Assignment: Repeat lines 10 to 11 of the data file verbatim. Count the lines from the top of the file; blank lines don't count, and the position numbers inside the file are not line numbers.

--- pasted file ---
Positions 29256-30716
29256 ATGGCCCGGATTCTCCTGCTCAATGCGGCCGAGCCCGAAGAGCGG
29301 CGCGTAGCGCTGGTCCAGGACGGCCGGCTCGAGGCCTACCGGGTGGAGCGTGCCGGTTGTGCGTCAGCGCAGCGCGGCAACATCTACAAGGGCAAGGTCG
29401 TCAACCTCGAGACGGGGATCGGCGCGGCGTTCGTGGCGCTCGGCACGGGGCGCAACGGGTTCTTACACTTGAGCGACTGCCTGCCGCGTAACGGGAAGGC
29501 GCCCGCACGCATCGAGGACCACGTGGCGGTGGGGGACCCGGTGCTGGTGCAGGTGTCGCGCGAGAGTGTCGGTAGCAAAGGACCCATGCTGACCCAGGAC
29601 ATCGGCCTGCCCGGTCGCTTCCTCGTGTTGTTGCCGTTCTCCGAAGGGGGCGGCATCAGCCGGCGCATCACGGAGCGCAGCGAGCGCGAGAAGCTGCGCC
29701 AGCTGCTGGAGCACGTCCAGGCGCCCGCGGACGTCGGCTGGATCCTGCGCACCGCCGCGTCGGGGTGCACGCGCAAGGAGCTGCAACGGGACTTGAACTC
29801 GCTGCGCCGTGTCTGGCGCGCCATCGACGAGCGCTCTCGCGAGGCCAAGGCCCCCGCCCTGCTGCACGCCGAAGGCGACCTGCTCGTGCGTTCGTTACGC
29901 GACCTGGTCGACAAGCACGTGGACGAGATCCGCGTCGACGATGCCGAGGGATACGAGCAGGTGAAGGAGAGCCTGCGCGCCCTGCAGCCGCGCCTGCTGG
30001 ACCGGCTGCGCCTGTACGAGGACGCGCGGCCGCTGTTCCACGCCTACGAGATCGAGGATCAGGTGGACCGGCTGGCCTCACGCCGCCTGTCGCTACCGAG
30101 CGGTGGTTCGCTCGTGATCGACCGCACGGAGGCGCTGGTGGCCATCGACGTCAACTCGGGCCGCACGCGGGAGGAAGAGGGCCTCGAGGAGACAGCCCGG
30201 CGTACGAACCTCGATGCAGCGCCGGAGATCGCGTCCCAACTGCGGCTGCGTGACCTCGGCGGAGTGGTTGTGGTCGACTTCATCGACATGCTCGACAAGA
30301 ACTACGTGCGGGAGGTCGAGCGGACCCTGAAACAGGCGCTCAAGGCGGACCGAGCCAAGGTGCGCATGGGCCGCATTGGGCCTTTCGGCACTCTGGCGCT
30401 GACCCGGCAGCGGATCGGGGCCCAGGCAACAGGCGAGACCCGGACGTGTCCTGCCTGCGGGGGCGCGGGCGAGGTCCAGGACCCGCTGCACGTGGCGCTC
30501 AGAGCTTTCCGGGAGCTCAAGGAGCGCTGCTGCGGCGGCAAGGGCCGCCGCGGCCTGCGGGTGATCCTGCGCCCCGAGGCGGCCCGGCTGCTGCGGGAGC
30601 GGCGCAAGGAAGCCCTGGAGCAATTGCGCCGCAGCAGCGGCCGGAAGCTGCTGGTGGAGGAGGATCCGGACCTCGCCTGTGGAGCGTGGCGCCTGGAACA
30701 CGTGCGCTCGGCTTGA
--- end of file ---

30001 ACCGGCTGCGCCTGTACGAGGACGCGCGGCCGCTGTTCCACGCCTACGAGATCGAGGATCAGGTGGACCGGCTGGCCTCACGCCGCCTGTCGCTACCGAG
30101 CGGTGGTTCGCTCGTGATCGACCGCACGGAGGCGCTGGTGGCCATCGACGTCAACTCGGGCCGCACGCGGGAGGAAGAGGGCCTCGAGGAGACAGCCCGG